By Mariana Minaya
Washington Post Staff Writer
Saturday, July 14, 2007
At lunchtime most Fridays, the line of customers craving the savory, spicy roasted chicken of El Pollo Rico in Wheaton winds outside the door and spills onto the sidewalk. Yesterday, there were only a few people milling about the shopping center that houses the now closed restaurant.
After immigration officials seized nine employees at the Ennalls Avenue restaurant Thursday morning, shop employees and patrons said local immigrants were keeping a low profile. Many, they said, are reluctant to shop or show up for work at nearby businesses. Who knows when the scene might repeat itself?
"There's much hubbub right now because of what happened," Juan Lopez, 27, of Wheaton said in Spanish. "There are many people who don't want to return to work, because they think immigration will come back."
Lopez, who said he entered the country legally, said he quit his job at a nearby business because he feared immigration officers.
Federal agents arrested four members of the family that owns the popular restaurant with two locations in the Washington area. Francisco Carlos Solano, 55, and his wife, Inés Solano, 59, of Germantown; Consuelo Solano, 69, of Arlington County; and Juan Faustino Solano, 57, of Kensington were charged with employing and harboring illegal immigrants, money laundering and structuring deposits to avoid financial reporting requirements. The Solanos housed some of their workers in two homes in Kensington and Wheaton, according to an affidavit.
Nine others were taken into custody and face deportation proceedings.
Owners of and workers at other businesses in the shopping center that cater to and employ Latinos watched as immigration officials took them away. They said potential customers were too jittery to shop yesterday.
"This place is usually full," said Oneida Diaz, a cashier at the Mercado Latino grocery store. "People are a bit alarmed. They're afraid to come out."
Brad Botwin, director of Help Save Maryland, a group opposed to illegal immigration, yesterday said he welcomed the arrests in an area he says has been overtaken by illegal immigration. "I'm glad the feds, in cooperation with the county police, took some action, but I think it needs to be stepped up dramatically," Botwin said.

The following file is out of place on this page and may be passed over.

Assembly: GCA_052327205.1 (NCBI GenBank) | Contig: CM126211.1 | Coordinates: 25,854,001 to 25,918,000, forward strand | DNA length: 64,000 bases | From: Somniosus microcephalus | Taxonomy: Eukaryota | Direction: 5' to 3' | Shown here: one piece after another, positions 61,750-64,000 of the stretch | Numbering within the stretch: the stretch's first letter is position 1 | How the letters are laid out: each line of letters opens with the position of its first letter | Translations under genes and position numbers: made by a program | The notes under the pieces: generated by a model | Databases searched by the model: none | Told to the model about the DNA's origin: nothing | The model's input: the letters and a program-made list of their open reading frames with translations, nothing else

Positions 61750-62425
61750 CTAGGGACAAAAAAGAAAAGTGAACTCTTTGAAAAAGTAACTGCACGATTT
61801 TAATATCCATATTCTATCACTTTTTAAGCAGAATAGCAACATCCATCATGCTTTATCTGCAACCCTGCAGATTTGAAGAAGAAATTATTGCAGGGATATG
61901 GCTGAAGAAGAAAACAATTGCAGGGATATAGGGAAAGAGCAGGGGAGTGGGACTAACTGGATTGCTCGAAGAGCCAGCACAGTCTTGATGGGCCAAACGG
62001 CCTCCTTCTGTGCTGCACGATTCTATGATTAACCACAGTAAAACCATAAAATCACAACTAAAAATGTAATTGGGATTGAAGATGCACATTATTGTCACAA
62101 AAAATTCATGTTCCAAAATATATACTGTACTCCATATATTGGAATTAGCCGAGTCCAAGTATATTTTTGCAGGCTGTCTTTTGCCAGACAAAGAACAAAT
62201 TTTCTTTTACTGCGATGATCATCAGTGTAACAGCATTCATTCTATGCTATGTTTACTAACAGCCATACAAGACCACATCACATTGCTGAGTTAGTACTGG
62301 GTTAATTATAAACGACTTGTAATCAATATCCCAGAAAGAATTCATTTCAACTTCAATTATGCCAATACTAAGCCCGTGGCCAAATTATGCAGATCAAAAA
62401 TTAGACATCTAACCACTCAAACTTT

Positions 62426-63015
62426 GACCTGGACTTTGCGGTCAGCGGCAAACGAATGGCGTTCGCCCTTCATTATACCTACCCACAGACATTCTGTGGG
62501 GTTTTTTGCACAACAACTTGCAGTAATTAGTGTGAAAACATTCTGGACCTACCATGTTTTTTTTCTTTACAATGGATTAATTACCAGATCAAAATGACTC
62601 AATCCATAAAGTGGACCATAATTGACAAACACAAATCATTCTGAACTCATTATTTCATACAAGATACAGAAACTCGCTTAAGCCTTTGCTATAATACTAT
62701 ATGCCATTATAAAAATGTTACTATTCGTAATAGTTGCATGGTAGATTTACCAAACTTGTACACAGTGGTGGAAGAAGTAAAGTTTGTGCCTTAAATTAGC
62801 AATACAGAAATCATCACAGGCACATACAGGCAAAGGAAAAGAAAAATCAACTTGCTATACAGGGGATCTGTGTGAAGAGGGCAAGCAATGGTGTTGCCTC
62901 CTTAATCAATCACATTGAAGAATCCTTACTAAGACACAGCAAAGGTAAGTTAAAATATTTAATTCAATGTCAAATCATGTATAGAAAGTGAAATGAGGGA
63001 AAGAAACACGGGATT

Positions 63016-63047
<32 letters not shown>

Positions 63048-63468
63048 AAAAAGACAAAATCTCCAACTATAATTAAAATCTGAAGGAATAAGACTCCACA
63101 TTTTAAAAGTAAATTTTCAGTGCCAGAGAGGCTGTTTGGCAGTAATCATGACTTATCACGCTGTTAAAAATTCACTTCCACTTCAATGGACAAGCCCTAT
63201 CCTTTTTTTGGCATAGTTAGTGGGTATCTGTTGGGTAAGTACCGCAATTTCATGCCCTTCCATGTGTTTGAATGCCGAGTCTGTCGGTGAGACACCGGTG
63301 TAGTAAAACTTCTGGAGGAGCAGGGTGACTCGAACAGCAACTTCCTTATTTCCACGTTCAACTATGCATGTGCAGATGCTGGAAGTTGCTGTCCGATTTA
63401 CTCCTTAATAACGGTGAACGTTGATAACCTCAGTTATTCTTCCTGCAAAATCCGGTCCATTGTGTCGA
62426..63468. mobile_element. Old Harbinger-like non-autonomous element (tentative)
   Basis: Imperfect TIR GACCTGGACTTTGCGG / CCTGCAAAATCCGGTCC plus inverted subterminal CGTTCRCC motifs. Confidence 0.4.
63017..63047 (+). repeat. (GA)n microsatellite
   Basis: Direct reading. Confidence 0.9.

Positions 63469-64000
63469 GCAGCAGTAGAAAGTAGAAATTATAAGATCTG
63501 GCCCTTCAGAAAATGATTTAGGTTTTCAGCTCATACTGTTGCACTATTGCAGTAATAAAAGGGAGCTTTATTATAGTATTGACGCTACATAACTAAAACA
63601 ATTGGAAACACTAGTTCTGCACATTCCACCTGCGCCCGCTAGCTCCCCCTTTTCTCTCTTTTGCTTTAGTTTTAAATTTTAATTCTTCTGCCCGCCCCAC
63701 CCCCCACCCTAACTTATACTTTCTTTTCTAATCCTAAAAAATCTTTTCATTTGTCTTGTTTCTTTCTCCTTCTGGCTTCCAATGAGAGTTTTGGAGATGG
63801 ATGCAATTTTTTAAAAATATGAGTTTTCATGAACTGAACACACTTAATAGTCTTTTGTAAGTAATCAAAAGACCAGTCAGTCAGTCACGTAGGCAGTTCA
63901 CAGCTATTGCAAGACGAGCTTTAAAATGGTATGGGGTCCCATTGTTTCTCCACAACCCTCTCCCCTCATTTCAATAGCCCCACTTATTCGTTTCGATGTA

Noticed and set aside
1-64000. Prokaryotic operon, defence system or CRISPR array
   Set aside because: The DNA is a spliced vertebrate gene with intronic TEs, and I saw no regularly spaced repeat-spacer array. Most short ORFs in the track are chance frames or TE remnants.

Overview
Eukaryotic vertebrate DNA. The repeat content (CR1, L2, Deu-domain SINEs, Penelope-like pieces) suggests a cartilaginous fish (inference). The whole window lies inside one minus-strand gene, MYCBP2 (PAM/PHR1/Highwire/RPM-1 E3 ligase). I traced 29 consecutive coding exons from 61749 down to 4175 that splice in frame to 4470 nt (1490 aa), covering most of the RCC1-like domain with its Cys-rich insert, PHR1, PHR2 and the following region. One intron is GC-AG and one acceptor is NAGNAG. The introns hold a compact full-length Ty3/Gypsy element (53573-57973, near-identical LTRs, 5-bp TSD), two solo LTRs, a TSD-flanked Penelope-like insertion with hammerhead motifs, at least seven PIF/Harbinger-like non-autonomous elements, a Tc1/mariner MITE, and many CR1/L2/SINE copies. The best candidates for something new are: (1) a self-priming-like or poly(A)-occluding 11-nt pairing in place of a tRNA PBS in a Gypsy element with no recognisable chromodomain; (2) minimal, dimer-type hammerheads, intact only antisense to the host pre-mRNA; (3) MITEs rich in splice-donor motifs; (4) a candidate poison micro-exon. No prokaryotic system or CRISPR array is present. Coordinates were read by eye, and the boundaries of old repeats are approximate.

Maria Cristina Garcia, a hairdresser at Salon de Belleza Sarita's Unisex, adjacent to the restaurant, said she often ate at El Pollo Rico. She said it seemed like a collegial place to work, with the owners and the employees often joking.
"They're people who've never caused trouble, who never attract attention," she said of the owners.
But Rufus Nix Jr., 43, of Takoma Park said he often found the owners to be curt or irritated.
"When you'd go into the store, it just seemed like he was angry," Nix said. "You would think he'd be smiling. . . . I've never seen him smile as long as I've known him."
Still, throngs of people were known to line up for meals, sometimes enduring lengthy waits.
Peruvian culture in the Washington region includes more than 50 restaurants, 10 traditional dance groups and an active leadership council, Peruvian Consul Fernando Quirós said. He said he does not know the Solano family personally but knew the business by reputation. "I heard a lot about El Pollo Rico. It was one of the best."
He added: "The community is very active, and there is much solidarity. This story of Pollo Rico is really a surprise to all of us. We hope that things will get clarified. We hope that this Peruvian family will demonstrate that they are innocent."
Luis Lora, 60, of Kensington came to the restaurant yesterday to buy 60 chickens for his neighborhood pool, where Pollo Rico chicken is always in high demand, he said. The food was "excellent, though it didn't seem like it from just looking at the place," he said in Spanish.
Lora also worried that the arrest would negatively impact the image of the Hispanic community. "They make the community look bad," Lora said. "If he's a minority, people will say every minority does the same thing."
Botwin said he had little sympathy for how the arrests might affect legal immigrants. "It's not like we're going out with baseball bats and going after anyone who looks Hispanic," he said. "That's ridiculous. That's [immigrants'] way of saying, 'Leave us alone.' "
Staff writer Krissah Williams contributed to this report.